Letter to Ed Miliband

Dear Ed,

Firstly congratulations on your Election as the leader of the Labour party. I supported you from the start and you got my First preference vote. I even made a small donation to your campaign so I am delighted that you have won.

As a small time political blogger from the Westcountry it is hugely presumptuous of me to give you any advice. However self important presumptuousness is something of the hall mark of political blogging so here I go, a few bits of advice:-

1. Remember that you said this in your acceptance speech.

I do believe this Country is too unequal, and that the gap between rich and poor doesn’t just harm the poor, it harms us all and it is something government must tackle.”

I think the biggest sense in which new Labour failed was the degree it lost sight of what the mission was, of what we are for, and why we exist politically. With this sentiment you have for me articulated exactly what ought to be the central defining point, the “raison d’etre” for the Labour party in the 21st century.

Whatever else happens don’t forget this, and make sure it informs everything you do as party leader.

The next Prime Minister?

2. Confound expectations and be prepared to infuriate us on the left.

Uncomfortable as it is for me to admit I recognise that in the real world if I am agreeing with everything the Leader of the Labour party says, then said leader is heading for an electoral defeat. The reality is the the left are out of step with mass popular opinion.

It doesn’t really matter if this is because of false consciousness, propaganda from the right wing media, or just because the left is out of touch. The reality is public opinion is what it is and you need to ensure you win the next election. When Tony Blair said that it wasn’t a choice between “The Labour Government of our Dreams, or a pragmatic Labour Government” but instead a choice between “New Labour or the Tories” he was partially right.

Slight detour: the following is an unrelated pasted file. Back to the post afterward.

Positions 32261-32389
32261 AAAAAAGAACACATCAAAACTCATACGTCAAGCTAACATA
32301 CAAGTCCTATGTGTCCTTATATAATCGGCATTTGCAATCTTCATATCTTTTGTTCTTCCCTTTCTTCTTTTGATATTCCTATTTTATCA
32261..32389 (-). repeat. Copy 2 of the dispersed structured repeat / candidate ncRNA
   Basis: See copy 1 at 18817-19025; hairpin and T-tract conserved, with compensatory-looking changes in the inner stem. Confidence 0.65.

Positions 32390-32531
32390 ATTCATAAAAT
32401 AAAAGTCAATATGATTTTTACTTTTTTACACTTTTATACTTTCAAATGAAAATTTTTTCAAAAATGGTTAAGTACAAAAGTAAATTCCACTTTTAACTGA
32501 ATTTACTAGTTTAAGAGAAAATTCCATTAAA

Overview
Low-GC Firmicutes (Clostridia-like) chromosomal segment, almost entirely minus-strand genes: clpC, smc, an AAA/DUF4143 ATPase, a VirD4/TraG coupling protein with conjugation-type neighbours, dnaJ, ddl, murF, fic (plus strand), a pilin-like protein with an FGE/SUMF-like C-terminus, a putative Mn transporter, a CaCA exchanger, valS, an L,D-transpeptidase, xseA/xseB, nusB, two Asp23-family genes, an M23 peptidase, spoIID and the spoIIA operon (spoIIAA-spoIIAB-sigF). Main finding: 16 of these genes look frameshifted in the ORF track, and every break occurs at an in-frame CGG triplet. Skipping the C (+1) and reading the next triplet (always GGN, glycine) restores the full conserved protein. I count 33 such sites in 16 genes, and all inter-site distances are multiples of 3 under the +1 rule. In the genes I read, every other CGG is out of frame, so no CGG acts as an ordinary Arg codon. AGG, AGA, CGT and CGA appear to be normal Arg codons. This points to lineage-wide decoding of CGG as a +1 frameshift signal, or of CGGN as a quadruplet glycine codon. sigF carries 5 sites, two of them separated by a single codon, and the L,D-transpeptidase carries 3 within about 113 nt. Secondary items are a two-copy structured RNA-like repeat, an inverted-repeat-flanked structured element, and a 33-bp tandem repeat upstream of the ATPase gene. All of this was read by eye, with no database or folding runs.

But…. the failure was to believe that his vision was the only possible electable Labour Government, that what he came to believe “new Labour” was became an unchallengeable orthodoxy. In fact if it was anything then New Labour was pragmatic and flexible at the start. It is, and will be, possible to win elections but to be better than what Mandleson and Blair came to believe was the only path. I believe you can do that, and if you keep in mind my point one you will.

3. Drop the authoritarianism.

Iraq aside, I think there was little that upset and alienated our supporter and activists more than the awful Authoritarian tendencies of New Labour, particularly toward the end. We were wrong about detention without trial, trial by jury, ID cards, political protest etc. If you are serious about wooing disaffected Lib Dem voters and activists then you will need to tackle this.

It does not matter what we say the Daily Mail/Express anti crime authoritarian right is never going to back and support Labour, so why alienate our support craving acceptance we are never going to get?

4. Give Ed Balls the health brief.

Despite my Trade Union (the CWU’s) enthusiastic embrace Ed Balls started the campaign as my 5th Preference, by the end he was my 2nd. Both a great campaign and a brilliant job of tearing into Gove has led to me having a huge amount of respect for him now.

I think that he is going to be our “star player” in attacking the coalition. And for that reason I think he needs to be where he can cause the most damage. This has to be health. The public are instinctively mistrustful of the Tories on health. People remember the 80s, and they are weak and vulnerable here.

In opposition we can score points in a massive and meaningful way here, based on his mauling of Gove Ed Balls is the bloke to do this.

5. Please remember that being “pro business” does not mean “pro big business only”.

Lots of ordinary working class people run small and medium business’s. The Labour leadership is inevitably going to present itself as being business friendly, it has to to win. But all to often under Labour this seemed to manifest itself as being on the side of the super rich, super powerful companies that frankly whale on the little guy.

There is nothing wrong with standing up to monopolistic business practices, and those who try and strong arm communities. Labour cannot afford to always be on the side of the supermarket over the local independent retailers. Small business people ought to be natural Labour supporters and the party ought to get them onside.

6. Don’t renege on your pledge to campaign for a “Yes” in the AV referendum.